Anyone with information on how the fire began is asked to call New London Police Department at 920-982-8505 or New London Fire Department at 920-982-8507.
Woman helps evacuate residents
Conat commended a New London woman named Samantha Mapes. She ran through the old city hall apartments alerting people to evacuate.
Conat said her efforts freed up firefighters’ time to focus on the blaze instead of evacuation.
Mapes said she and her two children were coming home from her parents’ house in Dale when she decided to deviate from her usual route and drive through downtown. Her 6-year-old son Kenith spotted smoke, alerted his mother and then dialed 911 for Mapes to talk with dispatch.
Driving around to the back parking lot and seeing how large the dumpster fire was, Mapes knew she had to act.
“It was weird, like my adrenaline was going,” Mapes said. “It was just direct instinct that I had to go in there and get everyone out. I just told my kids, ‘Stay in the car, I love you, I’ll be right back,’ and just went in.”
Someone was already evacuating the apartments above the thrift store so Mapes knocked on the doors in the old city hall.
People were home at every apartment but one, Mapes said, and largely unaware of the fire outside.
The toughest part was meeting a boy who was home alone with his younger brother because they were taught not to interact with strangers. She said she put her foot in the door as he closed it on her in order to convince him it was an emergency and to leave.
Mapes said what did not cross her mind is she is pregnant with her third child. Her top priority in an emergency is to make sure everyone else is OK.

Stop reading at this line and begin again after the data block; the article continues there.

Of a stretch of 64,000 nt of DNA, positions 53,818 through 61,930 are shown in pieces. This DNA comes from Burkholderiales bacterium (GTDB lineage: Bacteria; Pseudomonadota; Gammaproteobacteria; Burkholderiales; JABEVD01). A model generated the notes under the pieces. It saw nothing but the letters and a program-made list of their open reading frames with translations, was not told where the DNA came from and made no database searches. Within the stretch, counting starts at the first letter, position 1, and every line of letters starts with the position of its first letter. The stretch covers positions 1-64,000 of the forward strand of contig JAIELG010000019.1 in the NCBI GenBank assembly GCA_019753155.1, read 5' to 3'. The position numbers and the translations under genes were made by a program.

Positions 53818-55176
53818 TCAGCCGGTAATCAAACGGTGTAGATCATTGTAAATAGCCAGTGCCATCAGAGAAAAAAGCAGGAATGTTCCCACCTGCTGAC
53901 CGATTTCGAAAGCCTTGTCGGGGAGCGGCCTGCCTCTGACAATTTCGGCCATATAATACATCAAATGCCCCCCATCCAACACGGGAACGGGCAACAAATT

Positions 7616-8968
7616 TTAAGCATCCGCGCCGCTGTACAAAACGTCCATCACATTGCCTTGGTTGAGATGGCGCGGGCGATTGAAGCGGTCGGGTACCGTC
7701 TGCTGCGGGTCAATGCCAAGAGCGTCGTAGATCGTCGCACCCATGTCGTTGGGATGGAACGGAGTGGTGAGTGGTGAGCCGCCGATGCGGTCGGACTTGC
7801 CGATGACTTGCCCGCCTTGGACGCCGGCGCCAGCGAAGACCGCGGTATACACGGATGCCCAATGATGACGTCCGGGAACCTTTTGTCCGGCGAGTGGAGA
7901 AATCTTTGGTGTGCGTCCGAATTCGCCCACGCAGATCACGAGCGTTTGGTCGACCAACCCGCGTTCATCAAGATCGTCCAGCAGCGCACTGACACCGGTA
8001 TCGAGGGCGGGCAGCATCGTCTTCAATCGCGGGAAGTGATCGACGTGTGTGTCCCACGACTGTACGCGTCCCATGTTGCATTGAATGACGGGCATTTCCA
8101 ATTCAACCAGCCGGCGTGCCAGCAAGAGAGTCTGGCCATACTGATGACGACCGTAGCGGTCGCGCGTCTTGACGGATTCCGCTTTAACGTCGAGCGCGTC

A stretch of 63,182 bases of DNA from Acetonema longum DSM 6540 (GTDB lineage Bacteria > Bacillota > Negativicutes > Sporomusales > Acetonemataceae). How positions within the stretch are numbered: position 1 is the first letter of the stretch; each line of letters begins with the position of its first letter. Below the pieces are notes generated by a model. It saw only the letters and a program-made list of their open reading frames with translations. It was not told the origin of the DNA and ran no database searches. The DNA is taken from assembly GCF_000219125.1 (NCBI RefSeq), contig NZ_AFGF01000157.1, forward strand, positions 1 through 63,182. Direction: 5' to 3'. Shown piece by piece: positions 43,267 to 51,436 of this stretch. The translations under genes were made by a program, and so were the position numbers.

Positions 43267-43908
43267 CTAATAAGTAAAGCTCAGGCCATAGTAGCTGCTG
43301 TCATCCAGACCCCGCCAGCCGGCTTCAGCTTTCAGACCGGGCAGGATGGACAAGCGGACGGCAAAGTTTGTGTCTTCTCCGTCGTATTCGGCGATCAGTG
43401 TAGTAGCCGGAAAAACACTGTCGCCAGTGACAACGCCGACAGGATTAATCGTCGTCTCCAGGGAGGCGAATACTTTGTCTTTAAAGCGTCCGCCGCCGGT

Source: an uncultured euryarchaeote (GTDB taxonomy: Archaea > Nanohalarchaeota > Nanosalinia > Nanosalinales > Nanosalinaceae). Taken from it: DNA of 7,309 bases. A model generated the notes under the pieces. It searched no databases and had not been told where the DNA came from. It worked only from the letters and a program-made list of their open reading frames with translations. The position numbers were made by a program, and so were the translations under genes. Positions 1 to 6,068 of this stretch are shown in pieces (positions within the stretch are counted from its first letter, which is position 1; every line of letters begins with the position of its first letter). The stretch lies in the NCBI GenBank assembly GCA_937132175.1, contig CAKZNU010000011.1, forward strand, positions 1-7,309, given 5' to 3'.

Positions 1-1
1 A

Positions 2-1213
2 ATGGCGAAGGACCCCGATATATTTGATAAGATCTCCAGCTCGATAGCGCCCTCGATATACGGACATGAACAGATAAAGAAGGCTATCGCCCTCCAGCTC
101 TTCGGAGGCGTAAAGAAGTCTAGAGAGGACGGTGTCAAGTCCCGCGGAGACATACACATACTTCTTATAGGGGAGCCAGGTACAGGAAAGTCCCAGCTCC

She said she is considering enrolling in tech school to become a police officer.
City hall history
The old city hall was built in 1896 for less than $14,000, according to history materials at New London Public Museum.
The building originally contained the city clerk’s and treasurer’s offices, city council chambers, library, police station, jail and fire station.
In the late 1960s, the Wisconsin Department of Industry, Labor and Human Relations determined the upper floor was sagging and parts of the building were structurally unsafe. It ordered the city to either repair the building or move out.
The city chose the latter. In 1972, New London’s city offices moved to the newly constructed city hall at 215 N. Shawano St.
The old city hall was sold to Dave Rusch and Wesley Fenske of Cline & Hanson Furniture. It has been privately owned since.
UPDATE: Paul Hanlon, New London building inspector, contacted the Press Star on Thursday, Dec. 7, to state he was misunderstood in an interview. Hanlon stated in regards to trash pile-up: “There has been ongoing issues with that property. The owner has addressed them after I contact him.” Hanlon stated the ongoing issues with trash pile-up have been occurring at the property “over the last 5 years or so.”
In a memo to city staff dated Tuesday, Dec. 5, Halon stated: “A complaint about garbage accumulation behind the St. John’s Thrift Store was received on Thursday. I spoke with the owner that afternoon and he advised he would contact Graichen and get it removed. The owner failed to take care of it. On Sunday there was a fire in that area that damaged the electric services and gas meters along with the rest of the utilities at the back of the building.”
This article will be updated if the Press Star hears from the property owner with his side of the story.